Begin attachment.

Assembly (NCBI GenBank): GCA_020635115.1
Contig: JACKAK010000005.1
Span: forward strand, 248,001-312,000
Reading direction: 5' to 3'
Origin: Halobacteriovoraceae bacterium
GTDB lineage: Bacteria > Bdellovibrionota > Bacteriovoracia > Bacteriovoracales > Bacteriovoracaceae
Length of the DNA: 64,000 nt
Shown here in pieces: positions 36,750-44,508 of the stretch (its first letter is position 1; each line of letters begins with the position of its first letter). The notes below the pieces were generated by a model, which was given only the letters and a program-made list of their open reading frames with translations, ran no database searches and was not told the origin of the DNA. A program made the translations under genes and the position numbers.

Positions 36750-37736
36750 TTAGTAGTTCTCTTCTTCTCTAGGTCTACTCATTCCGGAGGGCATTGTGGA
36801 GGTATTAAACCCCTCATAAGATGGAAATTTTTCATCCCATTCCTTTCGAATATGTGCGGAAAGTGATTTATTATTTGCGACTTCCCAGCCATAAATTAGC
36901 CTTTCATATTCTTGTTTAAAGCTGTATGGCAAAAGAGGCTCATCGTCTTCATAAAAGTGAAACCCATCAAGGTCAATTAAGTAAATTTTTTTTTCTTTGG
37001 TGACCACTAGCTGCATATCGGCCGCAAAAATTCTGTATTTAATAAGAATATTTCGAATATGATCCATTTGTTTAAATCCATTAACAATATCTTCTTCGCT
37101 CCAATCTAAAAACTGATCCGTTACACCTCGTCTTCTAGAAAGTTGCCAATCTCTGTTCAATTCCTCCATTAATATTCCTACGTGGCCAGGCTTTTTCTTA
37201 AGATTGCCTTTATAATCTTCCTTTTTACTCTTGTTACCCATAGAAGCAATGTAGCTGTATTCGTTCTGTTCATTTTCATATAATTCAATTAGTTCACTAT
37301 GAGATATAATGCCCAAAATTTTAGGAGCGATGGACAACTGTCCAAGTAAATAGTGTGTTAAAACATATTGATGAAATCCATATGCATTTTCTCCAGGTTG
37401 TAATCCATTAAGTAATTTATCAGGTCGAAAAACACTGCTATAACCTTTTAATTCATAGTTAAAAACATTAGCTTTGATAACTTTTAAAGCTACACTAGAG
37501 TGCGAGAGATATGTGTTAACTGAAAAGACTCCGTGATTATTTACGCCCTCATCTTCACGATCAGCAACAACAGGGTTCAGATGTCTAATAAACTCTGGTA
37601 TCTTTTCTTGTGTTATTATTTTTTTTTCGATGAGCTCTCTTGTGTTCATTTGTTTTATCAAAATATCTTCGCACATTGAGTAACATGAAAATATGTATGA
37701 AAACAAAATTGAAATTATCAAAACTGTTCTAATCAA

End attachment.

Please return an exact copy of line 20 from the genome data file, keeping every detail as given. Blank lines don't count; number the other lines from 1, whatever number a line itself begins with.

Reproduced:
37701 AAACAAAATTGAAATTATCAAAACTGTTCTAATCAA